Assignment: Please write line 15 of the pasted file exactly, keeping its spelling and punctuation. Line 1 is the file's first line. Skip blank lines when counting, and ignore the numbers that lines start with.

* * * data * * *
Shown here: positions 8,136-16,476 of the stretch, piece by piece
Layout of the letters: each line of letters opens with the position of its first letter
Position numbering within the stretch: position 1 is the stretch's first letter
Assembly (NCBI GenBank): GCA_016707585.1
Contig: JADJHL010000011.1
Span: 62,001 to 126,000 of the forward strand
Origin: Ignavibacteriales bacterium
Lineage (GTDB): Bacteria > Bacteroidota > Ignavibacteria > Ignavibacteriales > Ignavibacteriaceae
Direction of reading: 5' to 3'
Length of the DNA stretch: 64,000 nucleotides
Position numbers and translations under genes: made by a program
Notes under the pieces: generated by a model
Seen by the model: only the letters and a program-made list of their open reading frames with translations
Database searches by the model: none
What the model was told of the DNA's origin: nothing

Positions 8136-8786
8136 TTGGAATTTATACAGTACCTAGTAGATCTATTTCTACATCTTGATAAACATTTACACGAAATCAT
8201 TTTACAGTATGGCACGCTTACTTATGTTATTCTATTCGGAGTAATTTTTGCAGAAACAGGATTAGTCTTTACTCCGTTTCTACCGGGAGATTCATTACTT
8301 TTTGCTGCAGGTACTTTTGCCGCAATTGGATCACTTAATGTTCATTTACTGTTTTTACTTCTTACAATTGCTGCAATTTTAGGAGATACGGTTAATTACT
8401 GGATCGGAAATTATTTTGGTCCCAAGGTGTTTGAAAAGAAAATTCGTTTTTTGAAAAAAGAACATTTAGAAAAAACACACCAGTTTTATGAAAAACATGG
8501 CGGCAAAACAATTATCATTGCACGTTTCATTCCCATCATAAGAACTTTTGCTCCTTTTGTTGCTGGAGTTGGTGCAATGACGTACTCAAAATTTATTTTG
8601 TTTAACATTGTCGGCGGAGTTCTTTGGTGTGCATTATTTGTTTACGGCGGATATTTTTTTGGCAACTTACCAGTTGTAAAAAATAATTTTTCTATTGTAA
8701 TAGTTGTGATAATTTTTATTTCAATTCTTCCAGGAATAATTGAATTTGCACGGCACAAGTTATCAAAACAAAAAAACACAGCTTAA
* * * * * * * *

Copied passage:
What the model was told of the DNA's origin: nothing